BOISE – Idaho finally has a new federal district judge nominee with the announcement Tuesday from the White House that President Barack Obama has chosen Idaho 6th District Judge David Nye.
Idaho GOP Sens. Mike Crapo and Jim Risch said they “enthusiastically seek the consent of the full Senate for confirmation” of Nye as the state’s next federal judge.
“I am pleased to nominate Judge Nye to serve on the United States District Court bench,” Obama said in a White House news release. “I am confident he will serve the American people with distinction.”
Nye was born in San Jose, California, and moved to Salt Lake City before high school. After completing college and law school 30 years ago, he moved to Idaho. He and his wife, Katre, have eight children.
Idaho has been down to only one U.S. district judge since July, when longtime Judge Edward Lodge took senior status and reduced his caseload to 75 percent; he had announced his plans to do so in September 2014.
That left only U.S. District Judge Lynn Winmill in the District of Idaho. The federal court system declared a “judicial emergency” because of the shortage of judges, and Idaho began tapping out-of-state judges to hear Idaho cases.
Federal district judges are nominated by the president and confirmed by the Senate. But under current Senate practices, the two home-state senators have a virtual veto over any White House nominee, forcing them to work together with the White House.
Crapo and Risch, both of whom are lawyers, held a lengthy and secretive process in which they personally interviewed an array of applicants. After several were vetted and then eliminated, they contacted Nye in January.
“It was a call from both of the senators,” Nye said.
Nye, who was an attorney with the firm Merrill & Merrill in Pocatello for 20 years, was appointed a district judge by Gov. Butch Otter in 2007 and elected without opposition in 2014. He oversees a successful diversionary felony drug court in Pocatello and has been active in helping train new Idaho judges. Nye holds bachelor’s and law degrees from Brigham Young University.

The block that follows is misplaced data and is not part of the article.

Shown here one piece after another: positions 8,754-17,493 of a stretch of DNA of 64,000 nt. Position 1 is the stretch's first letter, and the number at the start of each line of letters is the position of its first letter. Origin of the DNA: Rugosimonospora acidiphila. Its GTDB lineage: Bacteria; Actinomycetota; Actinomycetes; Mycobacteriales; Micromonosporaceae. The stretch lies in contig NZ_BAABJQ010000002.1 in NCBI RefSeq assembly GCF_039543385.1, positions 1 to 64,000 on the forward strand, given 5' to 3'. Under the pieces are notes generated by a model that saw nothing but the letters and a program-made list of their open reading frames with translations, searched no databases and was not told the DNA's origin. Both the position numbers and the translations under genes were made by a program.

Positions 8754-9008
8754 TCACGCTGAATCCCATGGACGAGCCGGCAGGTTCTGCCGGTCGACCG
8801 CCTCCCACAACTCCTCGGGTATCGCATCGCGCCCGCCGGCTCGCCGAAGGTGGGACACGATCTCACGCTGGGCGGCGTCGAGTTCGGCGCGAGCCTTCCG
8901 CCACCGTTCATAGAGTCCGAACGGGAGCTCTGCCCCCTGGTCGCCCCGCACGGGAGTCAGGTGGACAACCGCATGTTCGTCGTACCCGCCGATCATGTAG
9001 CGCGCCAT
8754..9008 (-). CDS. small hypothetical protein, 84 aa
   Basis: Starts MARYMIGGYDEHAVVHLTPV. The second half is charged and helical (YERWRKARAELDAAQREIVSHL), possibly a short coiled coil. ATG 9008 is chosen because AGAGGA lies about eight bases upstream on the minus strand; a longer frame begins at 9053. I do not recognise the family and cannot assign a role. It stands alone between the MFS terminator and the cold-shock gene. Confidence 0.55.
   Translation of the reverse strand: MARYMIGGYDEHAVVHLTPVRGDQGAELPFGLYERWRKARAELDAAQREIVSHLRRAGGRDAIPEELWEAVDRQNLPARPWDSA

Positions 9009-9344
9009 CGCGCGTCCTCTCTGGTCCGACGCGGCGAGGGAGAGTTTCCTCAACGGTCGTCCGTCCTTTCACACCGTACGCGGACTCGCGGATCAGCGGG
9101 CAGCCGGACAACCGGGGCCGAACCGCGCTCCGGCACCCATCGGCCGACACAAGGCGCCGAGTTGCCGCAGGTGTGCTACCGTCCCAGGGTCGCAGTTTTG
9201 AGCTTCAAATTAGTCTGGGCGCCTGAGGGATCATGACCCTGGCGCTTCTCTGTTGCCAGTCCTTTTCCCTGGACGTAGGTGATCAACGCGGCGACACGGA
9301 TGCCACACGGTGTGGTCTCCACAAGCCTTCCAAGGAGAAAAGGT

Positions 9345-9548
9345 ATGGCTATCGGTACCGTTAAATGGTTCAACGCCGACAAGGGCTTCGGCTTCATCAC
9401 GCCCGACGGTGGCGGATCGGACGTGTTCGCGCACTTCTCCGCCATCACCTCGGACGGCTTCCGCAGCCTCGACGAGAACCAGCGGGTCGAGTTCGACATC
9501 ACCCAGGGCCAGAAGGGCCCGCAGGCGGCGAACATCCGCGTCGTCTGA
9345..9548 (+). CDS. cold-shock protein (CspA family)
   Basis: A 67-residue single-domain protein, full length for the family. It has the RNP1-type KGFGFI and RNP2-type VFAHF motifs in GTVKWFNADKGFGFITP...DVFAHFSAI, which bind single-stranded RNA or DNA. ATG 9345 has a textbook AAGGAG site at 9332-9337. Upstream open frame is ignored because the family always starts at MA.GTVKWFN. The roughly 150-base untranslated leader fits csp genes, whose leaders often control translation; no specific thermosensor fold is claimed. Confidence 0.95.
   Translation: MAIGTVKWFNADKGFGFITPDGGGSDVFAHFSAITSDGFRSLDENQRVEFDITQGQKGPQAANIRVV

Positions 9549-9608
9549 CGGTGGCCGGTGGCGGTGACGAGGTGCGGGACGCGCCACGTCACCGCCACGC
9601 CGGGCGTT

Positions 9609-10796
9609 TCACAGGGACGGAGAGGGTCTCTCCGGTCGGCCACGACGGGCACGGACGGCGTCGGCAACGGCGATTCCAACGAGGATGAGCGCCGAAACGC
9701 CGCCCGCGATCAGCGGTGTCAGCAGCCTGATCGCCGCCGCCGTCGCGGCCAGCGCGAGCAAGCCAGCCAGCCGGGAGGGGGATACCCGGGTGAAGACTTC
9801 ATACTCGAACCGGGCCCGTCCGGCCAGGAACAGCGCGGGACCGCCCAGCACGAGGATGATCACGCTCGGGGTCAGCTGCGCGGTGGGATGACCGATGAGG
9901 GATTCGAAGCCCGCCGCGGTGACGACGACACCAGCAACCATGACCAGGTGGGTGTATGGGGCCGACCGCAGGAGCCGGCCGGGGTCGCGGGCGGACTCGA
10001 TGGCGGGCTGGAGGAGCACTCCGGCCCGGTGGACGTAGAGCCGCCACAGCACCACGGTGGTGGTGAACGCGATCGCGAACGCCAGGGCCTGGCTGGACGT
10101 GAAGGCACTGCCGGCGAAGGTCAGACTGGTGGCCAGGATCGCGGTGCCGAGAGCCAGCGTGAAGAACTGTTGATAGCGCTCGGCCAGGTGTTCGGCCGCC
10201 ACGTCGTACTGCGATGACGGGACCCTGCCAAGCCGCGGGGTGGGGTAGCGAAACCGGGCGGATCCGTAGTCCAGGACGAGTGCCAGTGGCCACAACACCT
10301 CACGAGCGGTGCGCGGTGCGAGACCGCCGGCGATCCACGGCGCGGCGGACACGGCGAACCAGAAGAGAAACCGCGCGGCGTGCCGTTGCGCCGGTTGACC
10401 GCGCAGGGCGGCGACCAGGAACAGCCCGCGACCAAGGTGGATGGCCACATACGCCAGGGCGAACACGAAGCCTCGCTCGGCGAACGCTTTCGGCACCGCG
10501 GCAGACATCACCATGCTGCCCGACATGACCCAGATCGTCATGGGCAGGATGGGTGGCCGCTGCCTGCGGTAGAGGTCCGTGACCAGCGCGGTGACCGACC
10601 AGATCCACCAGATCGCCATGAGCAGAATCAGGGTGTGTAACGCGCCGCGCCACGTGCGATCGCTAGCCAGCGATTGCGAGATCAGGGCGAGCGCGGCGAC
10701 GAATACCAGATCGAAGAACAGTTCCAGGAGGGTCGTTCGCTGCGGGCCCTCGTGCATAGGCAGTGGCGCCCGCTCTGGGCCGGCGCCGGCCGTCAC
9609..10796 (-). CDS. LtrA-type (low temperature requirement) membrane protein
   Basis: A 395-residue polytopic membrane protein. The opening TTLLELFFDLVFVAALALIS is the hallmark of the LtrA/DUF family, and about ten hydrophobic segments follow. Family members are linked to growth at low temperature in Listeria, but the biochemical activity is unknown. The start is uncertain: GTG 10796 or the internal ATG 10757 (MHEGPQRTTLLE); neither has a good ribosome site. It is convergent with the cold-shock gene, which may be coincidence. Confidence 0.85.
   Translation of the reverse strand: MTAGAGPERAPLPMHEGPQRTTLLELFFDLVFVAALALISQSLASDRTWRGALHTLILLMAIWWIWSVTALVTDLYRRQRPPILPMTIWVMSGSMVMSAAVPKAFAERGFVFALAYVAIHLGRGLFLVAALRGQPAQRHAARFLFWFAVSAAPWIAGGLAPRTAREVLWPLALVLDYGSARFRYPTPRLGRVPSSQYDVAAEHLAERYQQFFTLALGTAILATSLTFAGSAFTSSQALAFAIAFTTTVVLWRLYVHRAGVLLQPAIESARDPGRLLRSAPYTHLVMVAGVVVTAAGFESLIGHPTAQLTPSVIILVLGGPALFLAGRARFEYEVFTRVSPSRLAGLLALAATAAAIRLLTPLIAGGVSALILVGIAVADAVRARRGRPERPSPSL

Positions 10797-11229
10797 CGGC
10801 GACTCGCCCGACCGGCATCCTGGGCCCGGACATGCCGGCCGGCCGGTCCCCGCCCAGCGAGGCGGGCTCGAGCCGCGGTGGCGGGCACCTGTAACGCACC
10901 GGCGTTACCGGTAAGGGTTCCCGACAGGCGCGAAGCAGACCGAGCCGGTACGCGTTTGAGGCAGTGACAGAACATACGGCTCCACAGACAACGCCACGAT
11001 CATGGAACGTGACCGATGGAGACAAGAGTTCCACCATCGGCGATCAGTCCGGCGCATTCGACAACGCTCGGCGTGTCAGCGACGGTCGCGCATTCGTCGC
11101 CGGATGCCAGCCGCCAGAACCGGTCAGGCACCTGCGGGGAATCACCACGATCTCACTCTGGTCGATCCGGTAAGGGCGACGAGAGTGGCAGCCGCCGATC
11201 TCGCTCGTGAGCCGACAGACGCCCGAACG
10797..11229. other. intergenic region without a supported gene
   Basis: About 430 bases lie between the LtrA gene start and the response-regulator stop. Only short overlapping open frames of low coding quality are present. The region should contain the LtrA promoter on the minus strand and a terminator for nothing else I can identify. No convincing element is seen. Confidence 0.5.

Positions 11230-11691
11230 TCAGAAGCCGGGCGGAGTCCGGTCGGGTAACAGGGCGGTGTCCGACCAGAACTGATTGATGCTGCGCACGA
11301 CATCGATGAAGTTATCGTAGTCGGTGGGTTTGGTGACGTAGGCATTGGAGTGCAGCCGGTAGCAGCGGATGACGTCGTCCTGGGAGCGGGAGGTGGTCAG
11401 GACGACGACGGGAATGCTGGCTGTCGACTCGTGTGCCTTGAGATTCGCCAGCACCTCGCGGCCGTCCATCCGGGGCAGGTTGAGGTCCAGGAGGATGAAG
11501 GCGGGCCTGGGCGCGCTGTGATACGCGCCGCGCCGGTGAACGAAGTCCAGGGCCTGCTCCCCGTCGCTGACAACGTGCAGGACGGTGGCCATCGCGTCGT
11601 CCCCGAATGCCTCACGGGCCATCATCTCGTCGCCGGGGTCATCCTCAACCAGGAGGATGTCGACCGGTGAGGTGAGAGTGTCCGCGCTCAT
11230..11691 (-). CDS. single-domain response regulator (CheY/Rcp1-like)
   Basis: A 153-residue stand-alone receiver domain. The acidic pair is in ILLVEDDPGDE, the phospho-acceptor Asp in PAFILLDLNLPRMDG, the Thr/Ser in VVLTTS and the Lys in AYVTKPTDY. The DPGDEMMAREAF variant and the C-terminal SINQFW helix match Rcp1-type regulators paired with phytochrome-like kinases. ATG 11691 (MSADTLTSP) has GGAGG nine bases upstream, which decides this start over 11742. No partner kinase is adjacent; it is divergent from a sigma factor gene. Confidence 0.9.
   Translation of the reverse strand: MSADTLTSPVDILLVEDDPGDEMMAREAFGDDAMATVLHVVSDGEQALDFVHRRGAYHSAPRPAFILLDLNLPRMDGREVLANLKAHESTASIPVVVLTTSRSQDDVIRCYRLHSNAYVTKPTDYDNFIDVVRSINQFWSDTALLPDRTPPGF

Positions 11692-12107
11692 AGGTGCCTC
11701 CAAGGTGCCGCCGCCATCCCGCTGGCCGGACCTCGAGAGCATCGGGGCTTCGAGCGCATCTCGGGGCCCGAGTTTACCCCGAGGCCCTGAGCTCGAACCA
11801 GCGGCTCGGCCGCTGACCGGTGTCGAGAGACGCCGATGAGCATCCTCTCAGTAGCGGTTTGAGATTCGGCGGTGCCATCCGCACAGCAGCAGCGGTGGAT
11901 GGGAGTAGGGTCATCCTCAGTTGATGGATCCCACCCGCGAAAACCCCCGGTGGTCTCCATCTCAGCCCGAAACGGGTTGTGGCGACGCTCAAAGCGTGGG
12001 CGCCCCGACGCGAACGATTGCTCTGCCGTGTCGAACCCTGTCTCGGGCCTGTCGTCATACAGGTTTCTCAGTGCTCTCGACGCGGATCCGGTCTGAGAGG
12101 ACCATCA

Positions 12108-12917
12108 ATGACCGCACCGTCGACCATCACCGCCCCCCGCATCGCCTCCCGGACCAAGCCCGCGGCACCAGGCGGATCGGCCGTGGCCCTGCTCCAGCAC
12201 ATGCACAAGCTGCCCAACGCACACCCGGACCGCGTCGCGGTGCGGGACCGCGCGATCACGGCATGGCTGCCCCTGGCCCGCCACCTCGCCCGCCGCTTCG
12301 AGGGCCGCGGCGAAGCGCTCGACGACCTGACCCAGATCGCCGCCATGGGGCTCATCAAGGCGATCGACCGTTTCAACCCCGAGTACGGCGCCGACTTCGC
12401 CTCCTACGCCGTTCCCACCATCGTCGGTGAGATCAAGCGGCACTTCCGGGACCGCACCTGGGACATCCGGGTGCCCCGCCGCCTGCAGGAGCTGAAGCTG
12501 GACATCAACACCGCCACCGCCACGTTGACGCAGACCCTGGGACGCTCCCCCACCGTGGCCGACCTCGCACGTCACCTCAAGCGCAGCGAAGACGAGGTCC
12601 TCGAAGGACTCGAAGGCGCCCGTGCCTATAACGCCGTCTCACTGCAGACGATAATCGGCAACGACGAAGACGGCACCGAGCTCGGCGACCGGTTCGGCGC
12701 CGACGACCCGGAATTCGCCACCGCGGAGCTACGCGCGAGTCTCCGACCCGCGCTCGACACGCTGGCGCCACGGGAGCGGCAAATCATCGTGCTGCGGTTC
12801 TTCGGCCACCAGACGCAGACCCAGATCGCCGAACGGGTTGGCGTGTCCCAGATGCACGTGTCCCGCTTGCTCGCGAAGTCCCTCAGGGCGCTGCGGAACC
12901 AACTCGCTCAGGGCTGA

Prior to his appointment to the bench, Nye specialized in insurance law and medical malpractice. When he became a district judge, however, he began hearing all kinds of cases.
“There was a very steep learning curve, but it wasn’t a long learning curve,” Nye said. “I’m hoping it will be the same way moving to the federal bench. There’ll be a lot to learn first, I know that – assuming I get there.”
Senate confirmation of federal judges has been bogged down amid Washington, D.C., politics in recent years, and the Senate and White House are currently in the midst of a major spat over the Senate’s refusal to hold hearings on Obama’s nomination of Judge Merrick Garland to the U.S. Supreme Court. But Crapo and Risch expressed optimism about getting the Idaho nominee confirmed.
“As I have told the president, I am committed to working diligently and enthusiastically to obtain the consent of the Senate for Judge Nye’s confirmation,” Crapo said.
James Ruchti, a Pocatello attorney and a board member of the Idaho Trial Lawyers Association, said it’s important for a federal judge to be an experienced litigator.
“He’s well-liked and he treats people with respect,” Ruchti said. “He’s practiced and litigated for, boy, decades, and I think he’s tried a case in just about every courthouse in southeast Idaho. That just tells you the volume of cases he’s tried.”
According to multiple sources, at least two previous candidates were suggested to the Obama administration by the two senators. One was Boise attorney Erika Malmen, 41, who had failed to make the short list when she applied through a merit process for a state judgeship last year and had limited courtroom experience. The other was Idaho 5th District Judge Richard Bevan, 56, whose potential nomination was lauded by Idaho lawyers from both parties. Bevan reportedly had a White House interview but then was dropped from consideration.
Idaho is the only state in the 9th Circuit that has never had a woman as U.S. district judge; it’s one of just two in the nation.
Last spring, after an outcry from female members of the Idaho Bar when news surfaced that the two senators had interviewed only four men for the lifetime appointment, Crapo and Risch publicly announced they were interviewing men and women, and several prominent female Idaho attorneys were subsequently interviewed.
“Judge Nye may be perfectly qualified. But it is disappointing that they did not choose from such a broad group of very talented women in our state,” said Peg Dougherty, a Boise attorney who’s active in recruiting female lawyers to apply for judgeships. “It just seems to me that they had an opportunity to move Idaho out of the ranks of zero.”
Risch called the process long and difficult.
“All applicants were considered and several vetted at various levels,” Risch said in a statement. “The parties worked in good faith to reach an agreement. I am happy that we have settled on a sound and principled jurist who will be an outstanding judge.”
Winmill said he knows Nye personally, though the two haven’t interacted in court.
“He is a wonderful human being; he’s a very thoughtful person,” Winmill said. “It’ll be great to have somebody on the court – we desperately need the help.”
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